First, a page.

He has presided over a revival that has rescued Chelsea's season from an apparently irretrievable collapse, yet Roberto di Matteo is still viewed as a rank outsider to land the position on a permanent basis.
As Di Matteo added this unconvincing and lacklustre Champions League quarter-final win against 10-man Benfica to his accomplishments of sealing a spot in the FA Cup semi-finals later this month and improved Premier League results, the Italian must believe he has earned the right to be added to the list of viable contenders.
However, Jose Mourinho, Laurent Blanc, Fabio Capello, Pep Guardiola and even skipper John Terry are still considered by those in the know to be more serious candidates to secure the Chelsea job, with the current incumbent not fitting the profile this club seek in their leader.
Accused by some of being arrogant, by others of displaying wildly inflated over-confidence and reportedly less than popular with the players he has managed in his brief coaching career at MK Dons, West Bromwich Albion and now Chelsea, Di Matteo hardly appears to fit the bill of a Blues manager in waiting.
Due in part to his indifferent reputation, the suggestion is that his role in Chelsea's recovery has been somewhat peripheral, as the club's fabled 'old guard' take the credit for lifting the squad off the canvas.
Meanwhile, Di Matteo has been cast in the same dim light that once shone on Avram Grant, as he came within a penalty kick of winning the Champions League as Blues boss back in 2008 and took little or no credit for the run to the Moscow final.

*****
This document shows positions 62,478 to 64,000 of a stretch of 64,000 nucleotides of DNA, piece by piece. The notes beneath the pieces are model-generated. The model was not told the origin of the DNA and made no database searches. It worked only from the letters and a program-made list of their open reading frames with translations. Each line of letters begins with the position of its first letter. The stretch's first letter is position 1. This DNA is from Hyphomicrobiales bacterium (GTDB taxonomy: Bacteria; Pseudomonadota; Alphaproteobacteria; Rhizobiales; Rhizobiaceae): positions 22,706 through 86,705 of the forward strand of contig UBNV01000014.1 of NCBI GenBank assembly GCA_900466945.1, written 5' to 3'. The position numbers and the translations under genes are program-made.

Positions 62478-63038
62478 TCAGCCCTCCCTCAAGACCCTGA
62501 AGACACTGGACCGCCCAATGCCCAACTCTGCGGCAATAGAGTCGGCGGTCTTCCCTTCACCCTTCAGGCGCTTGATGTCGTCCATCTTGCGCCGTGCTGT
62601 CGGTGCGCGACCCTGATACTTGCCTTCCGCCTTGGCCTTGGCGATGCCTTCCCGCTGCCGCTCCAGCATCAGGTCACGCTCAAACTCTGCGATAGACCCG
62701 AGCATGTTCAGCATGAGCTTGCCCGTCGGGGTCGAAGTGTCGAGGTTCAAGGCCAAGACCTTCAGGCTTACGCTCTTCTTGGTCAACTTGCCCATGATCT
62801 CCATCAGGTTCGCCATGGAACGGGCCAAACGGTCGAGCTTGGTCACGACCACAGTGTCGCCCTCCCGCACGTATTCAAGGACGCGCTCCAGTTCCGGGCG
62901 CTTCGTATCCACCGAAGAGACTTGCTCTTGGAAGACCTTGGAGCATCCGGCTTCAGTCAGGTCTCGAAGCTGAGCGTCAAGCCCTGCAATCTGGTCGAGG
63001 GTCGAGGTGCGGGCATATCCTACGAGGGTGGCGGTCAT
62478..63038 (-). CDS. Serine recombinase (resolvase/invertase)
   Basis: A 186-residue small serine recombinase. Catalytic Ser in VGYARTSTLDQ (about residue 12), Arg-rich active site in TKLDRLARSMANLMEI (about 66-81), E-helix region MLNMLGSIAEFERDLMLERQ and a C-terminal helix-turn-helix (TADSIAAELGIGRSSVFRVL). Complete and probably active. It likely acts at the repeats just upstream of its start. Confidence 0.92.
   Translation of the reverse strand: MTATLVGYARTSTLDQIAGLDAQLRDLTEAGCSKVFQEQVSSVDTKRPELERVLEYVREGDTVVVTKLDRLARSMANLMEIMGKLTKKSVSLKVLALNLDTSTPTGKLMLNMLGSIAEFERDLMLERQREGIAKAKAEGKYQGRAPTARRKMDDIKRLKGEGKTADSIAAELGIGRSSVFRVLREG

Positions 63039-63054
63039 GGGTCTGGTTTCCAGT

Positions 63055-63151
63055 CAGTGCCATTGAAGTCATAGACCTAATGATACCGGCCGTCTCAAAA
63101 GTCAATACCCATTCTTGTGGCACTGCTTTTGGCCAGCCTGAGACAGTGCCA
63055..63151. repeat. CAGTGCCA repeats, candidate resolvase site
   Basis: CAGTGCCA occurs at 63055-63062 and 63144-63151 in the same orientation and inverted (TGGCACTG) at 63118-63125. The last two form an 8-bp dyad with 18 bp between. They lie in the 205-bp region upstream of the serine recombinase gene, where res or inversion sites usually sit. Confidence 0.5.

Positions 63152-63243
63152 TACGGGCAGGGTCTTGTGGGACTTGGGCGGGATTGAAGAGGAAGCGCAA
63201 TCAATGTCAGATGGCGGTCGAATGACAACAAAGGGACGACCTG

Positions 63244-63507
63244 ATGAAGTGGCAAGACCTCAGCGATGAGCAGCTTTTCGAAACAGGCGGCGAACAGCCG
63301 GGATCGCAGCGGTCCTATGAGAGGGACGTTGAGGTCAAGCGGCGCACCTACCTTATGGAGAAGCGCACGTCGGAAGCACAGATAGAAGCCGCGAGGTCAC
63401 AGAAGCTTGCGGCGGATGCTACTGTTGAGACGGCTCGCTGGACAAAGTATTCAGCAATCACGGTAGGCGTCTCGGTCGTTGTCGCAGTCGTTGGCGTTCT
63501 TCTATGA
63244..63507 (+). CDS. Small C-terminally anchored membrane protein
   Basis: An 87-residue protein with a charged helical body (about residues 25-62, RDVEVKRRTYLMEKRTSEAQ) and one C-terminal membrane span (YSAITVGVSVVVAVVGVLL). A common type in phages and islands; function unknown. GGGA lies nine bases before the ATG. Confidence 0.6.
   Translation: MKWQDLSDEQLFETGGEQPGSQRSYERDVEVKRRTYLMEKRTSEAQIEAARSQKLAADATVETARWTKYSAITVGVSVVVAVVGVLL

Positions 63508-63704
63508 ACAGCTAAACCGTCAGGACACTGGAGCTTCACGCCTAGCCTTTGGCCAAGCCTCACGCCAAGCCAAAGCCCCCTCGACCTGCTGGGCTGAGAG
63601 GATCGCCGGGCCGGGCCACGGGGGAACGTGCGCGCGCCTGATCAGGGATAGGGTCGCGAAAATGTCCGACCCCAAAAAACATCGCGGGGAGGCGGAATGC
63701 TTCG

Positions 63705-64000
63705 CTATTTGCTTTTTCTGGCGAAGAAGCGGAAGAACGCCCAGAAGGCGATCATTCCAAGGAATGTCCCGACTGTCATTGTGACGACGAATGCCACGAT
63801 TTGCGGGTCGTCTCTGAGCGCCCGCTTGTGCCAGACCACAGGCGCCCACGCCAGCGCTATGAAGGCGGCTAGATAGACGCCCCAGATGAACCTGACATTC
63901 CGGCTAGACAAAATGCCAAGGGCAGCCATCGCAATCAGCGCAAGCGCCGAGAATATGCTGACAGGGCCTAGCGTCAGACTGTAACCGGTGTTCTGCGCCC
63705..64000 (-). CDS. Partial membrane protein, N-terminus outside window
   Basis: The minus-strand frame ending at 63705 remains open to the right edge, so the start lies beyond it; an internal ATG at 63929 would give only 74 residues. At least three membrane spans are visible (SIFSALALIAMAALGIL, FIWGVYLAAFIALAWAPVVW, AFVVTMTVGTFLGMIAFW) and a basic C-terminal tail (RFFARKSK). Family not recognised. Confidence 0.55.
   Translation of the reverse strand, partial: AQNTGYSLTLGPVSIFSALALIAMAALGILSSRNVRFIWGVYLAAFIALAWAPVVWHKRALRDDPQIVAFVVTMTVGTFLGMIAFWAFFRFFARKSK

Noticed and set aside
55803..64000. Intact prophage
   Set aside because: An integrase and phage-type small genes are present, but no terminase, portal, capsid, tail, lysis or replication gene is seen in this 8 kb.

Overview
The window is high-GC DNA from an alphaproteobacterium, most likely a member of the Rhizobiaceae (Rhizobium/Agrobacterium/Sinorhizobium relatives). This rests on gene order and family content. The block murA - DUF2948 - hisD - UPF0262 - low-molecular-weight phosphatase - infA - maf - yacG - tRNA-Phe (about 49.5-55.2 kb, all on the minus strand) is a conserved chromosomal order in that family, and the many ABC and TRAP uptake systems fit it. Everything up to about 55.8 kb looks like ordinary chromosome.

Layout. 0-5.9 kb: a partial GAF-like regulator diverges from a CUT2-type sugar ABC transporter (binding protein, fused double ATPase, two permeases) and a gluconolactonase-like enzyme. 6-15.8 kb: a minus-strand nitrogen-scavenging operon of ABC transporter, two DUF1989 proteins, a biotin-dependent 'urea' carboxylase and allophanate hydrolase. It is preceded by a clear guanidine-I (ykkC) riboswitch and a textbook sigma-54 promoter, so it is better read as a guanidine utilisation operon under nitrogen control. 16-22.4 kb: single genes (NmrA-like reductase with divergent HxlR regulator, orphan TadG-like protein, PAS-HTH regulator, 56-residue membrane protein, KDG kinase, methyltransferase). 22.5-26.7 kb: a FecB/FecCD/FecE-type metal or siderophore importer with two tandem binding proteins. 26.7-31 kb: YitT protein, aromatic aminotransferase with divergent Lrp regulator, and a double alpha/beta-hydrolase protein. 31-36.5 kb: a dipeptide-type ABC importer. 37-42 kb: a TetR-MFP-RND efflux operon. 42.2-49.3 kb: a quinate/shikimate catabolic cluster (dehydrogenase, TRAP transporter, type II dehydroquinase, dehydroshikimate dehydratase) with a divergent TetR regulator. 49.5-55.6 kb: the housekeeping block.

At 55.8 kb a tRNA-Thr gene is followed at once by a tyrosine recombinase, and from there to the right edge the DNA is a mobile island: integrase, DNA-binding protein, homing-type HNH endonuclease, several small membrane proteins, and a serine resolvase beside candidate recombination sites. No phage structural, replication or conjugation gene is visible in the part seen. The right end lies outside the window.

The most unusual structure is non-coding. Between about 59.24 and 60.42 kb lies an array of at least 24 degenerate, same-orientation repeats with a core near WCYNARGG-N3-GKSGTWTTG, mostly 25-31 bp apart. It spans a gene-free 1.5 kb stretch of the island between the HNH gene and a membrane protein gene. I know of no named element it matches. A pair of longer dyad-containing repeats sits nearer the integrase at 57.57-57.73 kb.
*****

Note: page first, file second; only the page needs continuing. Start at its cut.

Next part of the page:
With Chelsea's hierarchy boasting a track record of hiring proven trophy winners, it seems improbable that their quietly spoken caretaker boss will be offered the keys to Roman Abramovich's kingdom - yet he is manoeuvring himself into a position few could have imagined.
Andre Villas-Boas was sacked as Chelsea manager on March 4 and now, precisely one month later, Di Matteo is preparing for a run of fixtures that offer the potential to turn this apparently doomed season into one of the club's finest.
Admittedly, it is hard to make a case to suggest they will beat Tottenham in the FA Cup semi-final at Wembley and then see off European champions Barcelona a few days later after this drab, nervous and painfully unconvincing display against Benfica. Chelsea's wastefulness in front of goal and lack of urgency nearly cost them their place in the last four.
The visitors started this game brightly and forced Chelsea onto the back foot from the off as they looked to get back into the tie, yet this contest appeared to end when the home side took a lead through a 21st minute Frank Lampard penalty and Maxi Pereira was sent off for a second yellow card before half-time.
Instead, Chelsea's inability to finish off their opponents despite a host of second half chances encouraged Benfica to believe they could salvage a remarkable victory and when Javi Garcia scored five minutes from time, a sense of panic rippled around the traditionally muted Chelsea fans.